However, according to consultancy and research firm PacWest, proppant consumption had already seen a decrease between the second and third quarters of 2014, driven by a decrease in oil prices, which the company said could depress the number of wells fracked in North America. Resin-coated sand and ceramic proppant markets are both expected to decline at 5% and 17% per year, respectively, to 2016, but supply of all proppant types is expected to increase moderately over the next two years. 

"North America proppant consumption is expected to slightly increase at 2% per annum through 2016, from 80bn lbs (3.6m tonnes) in 2013 to 111bn lbs (5m tonnes) in 2016, with much of the growth occurring in frac sand consumption," PacWest said.

Prices for frac sand could flatten at rates below those agreed between sand producers and oilfield services companies for 2015 as oil and gas prices continue to tank, market insiders have suggested to IM.  

"Many companies which have tied themselves into [frac sand supply] contracts for 2015 may come to regret being so hasty," one US source, who preferred not to be named, said.  They added that while oilfield companies will need the pre-purchased sand to service existing operations for the foreseeable future, they may find that they could have got better deals on the spot market come the middle of this year. 

In summary, factors that could negatively affect the demand for and the price of proppants, directly or indirectly, include:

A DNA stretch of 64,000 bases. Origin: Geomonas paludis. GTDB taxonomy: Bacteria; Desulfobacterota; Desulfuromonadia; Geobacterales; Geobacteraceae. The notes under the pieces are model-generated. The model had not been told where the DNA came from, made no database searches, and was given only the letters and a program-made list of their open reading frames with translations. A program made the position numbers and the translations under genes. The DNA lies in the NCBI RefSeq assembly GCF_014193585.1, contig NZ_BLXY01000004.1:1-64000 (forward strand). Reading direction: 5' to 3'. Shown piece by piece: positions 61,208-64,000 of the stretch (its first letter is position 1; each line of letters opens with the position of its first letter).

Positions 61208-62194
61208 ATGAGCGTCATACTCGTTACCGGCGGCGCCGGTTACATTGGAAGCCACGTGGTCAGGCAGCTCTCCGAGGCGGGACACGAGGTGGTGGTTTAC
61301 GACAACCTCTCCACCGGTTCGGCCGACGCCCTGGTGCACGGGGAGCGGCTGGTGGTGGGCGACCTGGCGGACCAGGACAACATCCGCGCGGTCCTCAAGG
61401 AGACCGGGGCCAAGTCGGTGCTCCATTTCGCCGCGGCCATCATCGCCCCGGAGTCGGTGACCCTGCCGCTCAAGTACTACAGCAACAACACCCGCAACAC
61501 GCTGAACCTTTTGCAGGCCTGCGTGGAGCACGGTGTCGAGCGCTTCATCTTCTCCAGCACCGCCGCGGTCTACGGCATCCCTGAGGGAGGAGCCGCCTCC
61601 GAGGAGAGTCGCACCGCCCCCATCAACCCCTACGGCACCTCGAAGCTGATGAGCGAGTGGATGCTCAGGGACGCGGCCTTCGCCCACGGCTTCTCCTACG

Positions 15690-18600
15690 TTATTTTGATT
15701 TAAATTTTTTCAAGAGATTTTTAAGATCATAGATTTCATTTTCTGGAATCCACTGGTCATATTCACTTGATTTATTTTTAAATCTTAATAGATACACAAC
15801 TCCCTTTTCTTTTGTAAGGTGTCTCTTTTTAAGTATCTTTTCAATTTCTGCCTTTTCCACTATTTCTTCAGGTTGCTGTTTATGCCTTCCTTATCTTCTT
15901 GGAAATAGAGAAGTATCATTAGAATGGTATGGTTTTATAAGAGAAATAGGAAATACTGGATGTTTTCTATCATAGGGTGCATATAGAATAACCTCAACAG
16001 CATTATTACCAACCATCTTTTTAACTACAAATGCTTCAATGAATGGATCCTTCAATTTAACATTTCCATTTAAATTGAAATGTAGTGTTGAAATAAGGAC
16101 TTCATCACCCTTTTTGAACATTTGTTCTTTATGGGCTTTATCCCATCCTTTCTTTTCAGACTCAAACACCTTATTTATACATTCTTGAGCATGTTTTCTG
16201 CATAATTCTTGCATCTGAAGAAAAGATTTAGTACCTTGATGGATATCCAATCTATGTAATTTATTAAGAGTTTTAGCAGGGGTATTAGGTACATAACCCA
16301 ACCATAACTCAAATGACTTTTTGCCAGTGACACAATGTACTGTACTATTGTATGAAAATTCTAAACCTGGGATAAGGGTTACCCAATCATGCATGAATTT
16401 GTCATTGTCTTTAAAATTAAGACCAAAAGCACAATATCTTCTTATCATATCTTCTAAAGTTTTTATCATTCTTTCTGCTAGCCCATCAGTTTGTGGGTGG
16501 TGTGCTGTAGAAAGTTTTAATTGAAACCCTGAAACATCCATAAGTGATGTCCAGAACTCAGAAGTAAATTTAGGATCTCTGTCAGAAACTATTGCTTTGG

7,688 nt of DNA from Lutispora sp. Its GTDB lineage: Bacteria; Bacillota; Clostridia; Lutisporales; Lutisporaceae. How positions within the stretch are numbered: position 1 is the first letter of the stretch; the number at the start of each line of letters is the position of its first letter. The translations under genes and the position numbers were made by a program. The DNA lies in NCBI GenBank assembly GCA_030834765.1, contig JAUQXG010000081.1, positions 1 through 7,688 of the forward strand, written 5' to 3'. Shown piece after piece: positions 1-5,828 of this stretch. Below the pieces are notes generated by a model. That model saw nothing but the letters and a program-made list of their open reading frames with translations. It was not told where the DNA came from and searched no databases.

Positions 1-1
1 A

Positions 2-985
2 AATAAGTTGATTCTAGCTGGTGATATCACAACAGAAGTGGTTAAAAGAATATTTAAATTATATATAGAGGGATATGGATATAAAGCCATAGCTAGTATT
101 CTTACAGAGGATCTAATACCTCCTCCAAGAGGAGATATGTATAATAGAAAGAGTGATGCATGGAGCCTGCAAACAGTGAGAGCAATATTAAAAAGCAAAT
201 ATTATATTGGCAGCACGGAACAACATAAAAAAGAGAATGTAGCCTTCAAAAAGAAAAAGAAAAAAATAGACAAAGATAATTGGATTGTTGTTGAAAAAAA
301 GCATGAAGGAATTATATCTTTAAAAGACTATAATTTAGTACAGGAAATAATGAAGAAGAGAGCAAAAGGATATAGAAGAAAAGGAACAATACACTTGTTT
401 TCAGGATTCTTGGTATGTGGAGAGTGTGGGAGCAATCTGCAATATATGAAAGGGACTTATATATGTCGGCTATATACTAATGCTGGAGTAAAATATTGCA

Fracking bans: in December 2014, the first ban on new fracking came into effect in the city of Denton, Texas; Governor Andrew Cuomo announced that fracking would be banned in New York state; and in Canada, the New Brunswick government was discussing a moratorium on fracking "unless five specific conditions are met." Further, in 2015, Houston County discussed a frac sand mining ban; Litchfield County town, Washington, proposed the state’s first fracking ban; and the Maryland House of Delegates approved a three-year fracking moratorium. On the contrary, Ontario rejected a fracking moratorium on 26 March 2015

Lifting of sanctions against Iran: with large amounts of Iranian oil already in storage, an injection of hundreds of thousands of barrels a day into the oil market already struggling with a crude overhang could depress prices further.

The demand for and the price of proppants could be positively affected, directly or indirectly, by:

Intensity: proppant mass per well has increased in many US plays, lifting proppant intensity, a key driver of demand. The increase in average proppant mass per well is driven by increasing well sizes in the Appalachia, Bakken, Eagle Ford and Permian basins. A further increase in specific proppant consumption would offer a lifesaving outlet for proppant producers. 

Lifting of the US oil export ban: shale oil producers blame the export ban for low US crude prices, while ConocoPhillips CEO Ryan Lance told a senate energy committee that the discount for US oil magnified the impact of the fall in crude prices. Lisa Murkowski, senator from oil-rich Alaska and chair of the energy committee, said that 2015 should be "the year of legislation" to lift the 40 year-old ban on exporting most domestic US crude.

Outlook for the world economy

Throughout IM’s US Proppants report, the implicit assumption was made that there would be no major changes in the world economy as a result of the plummeting oil price.

This is a somewhat brave assumption, given that the performance of the economies of the US, China and more recently the European Union, are all under stimulus packages in the form of record low interest rates coupled with quantitative easing programmes. It is not easy to predict what will happen when these programmes lapse.